New Year's Tar Pits

The end of 2013 hit me hard. Shortly before Christmas, my husband and I felt like boxers pummeled in a ring, and not from any blows from one another. We soldiered on, committed to entertaining our kids during our preplanned trip to Los Angeles. One day we visited the Page Museum and La Brea tar pits. It's a rather strange site to discover alongside the Hollywood Walk of Fame, Warner Brothers Studio tour, and other attractions celebrating the silver screen -- a pocket of ancient history extracted from below our feet. The oil seeps remind us that the past bubbles up in the midst of human creations devoted to glamour and celluloid immortality. Our Page Museum tour began with an animated video that explains how so many fossils accumulated in the pits. It was this rather sad video -- and not our sighting of Tarantino in a yellow convertible nor our relaxed lunch in the sunshine on the beach -- that comprised my first dream of the new year.

For those who haven't been, the tar pits are a naturally occurring percolating marshy mixture of black oil and sand. Early twentieth century excavators discovered fossils of prehistoric animals that were forced into slow cruel death after becoming stuck in the tar. That deadly trap, however unfortunate for the animals, enables us, thousands of years later, to see skeletons from a long-gone past. Out of the tar, models of prehistoric beasts were built, models that now enthrall hordes of grade-schoolers filing through the museum. The very substance that wrote the tragic fates of so many ancient creatures also preserved their bones for those of us passing by in the present. The sticky liquid marks death, time, and knowledge.

I tried to translate my new year's dream onto paper. The thing is, I'm not a poet. But the writing exercise taught me what I can do when I feel stuck in the metaphorical tar pits. When the quicksand threatens, I need to embrace those writing dreams -- to mold my experience into words that can rise above the muck.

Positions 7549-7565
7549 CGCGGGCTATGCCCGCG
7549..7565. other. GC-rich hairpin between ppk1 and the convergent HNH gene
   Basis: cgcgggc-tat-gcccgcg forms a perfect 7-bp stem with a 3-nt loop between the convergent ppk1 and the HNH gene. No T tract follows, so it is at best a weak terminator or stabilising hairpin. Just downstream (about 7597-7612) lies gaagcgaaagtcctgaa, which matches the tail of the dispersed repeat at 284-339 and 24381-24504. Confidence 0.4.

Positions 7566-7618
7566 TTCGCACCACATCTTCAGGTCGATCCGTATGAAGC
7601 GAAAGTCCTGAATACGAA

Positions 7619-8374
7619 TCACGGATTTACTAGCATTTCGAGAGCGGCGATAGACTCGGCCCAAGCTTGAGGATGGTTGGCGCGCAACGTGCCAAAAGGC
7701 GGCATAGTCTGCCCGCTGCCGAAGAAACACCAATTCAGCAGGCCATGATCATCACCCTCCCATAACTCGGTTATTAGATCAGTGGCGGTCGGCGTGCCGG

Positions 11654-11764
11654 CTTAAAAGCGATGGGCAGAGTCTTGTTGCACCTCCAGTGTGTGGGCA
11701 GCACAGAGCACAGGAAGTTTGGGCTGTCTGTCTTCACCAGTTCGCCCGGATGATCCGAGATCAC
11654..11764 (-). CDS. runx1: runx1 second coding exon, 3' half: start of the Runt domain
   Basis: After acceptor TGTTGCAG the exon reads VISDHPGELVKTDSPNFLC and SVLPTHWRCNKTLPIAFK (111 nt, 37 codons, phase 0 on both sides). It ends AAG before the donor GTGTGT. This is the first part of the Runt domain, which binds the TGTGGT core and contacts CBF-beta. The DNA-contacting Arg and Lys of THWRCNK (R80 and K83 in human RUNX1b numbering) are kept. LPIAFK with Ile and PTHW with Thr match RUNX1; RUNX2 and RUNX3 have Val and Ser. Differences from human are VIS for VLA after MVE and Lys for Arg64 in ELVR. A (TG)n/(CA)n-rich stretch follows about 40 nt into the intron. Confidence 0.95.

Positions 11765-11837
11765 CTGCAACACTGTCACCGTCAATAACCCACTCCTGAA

So I am posting my "non-poem" for those who didn't have a rockin' New Year's Eve or are simply having a day when the tar pits bubble up. It may be those sinking moments -- that entrapping tar -- produce meaning through which we mark our state of bring. Through imagination and productivity we can move from the skeleton to the model, from the fossilized bone to the reconfigured mammoth that enthralls a sixth grader. So this is for you, if you feel pulled into the tar pits.


Over fifty thousand of years ago,
A Western horse unsuspectingly stepped into a tar pit.
Thirst may have lured him to the entrapping reflective surface, like Narcissus.
Maybe he didn't even see the oily sheen and simply made one faulty step.
That was it -- his hoof began to sink.
The more the horse struggled to pull out of the viscous matter,
the more he shifted other parts of his body into the unforgiving liquid.

A saber-toothed cat spied the immobilized horse -- easy prey.
With piercing fangs in place, it leapt upon the poor beast's neck.
The delightful taste of fresh meat was eclipsed, moments later.
The cat felt its own paws pulled beneath.

From high above in the clear skies that would later become clouded by city smog, hawks' eyes zeroed in on the prize.
They swooped in to feast upon cat and horse flesh.
Full of hubris, the birds were accustomed to resisting earth's gravitational pull.
But they too felt a claw, a wing, or a feather, touched by warm tar.
Glimpsing abundance led them only to join the wolves, mastodons, sloths, mammoths, bison, and camels in the burial muck.

You would think that I, a scholar of memory and narrative,
would focus on the process of dusting off the archaeological finds, assembling the fossils, creating a story from the ruins.
But I can't stop thinking about that horse.
One wrong step, one simple mistake, was all he made.
If his hoof hadn't slid into the patch of tar,
the saber-toothed cat never would have had such easy access to his neck,
nor the hawks to his sinking body.
He could have lived a stress-free life,
perhaps living until old age surrounded by his horse grandchildren.
If only someone had warned that poor soul that there was deadly tar lurking.


"Touch the tar," my husband suggested to my children during our visit. Braver than I, each immersed an index finger in the area cordoned-off for a genuine tactile encounter. The sticky oil was hard to wipe off but my daughter made a clever turn. She wiped her finger to mark her initials on a wall where others had also scribbled names in tar. With the dark stain, she asserted her life.


Perhaps I should rethink the horse's predicament.
After all, the horse that fell into the tar is the one whose story and bones are preserved.
Will sticking our fingers into the tar pull us in or give us the tools to paint our way out?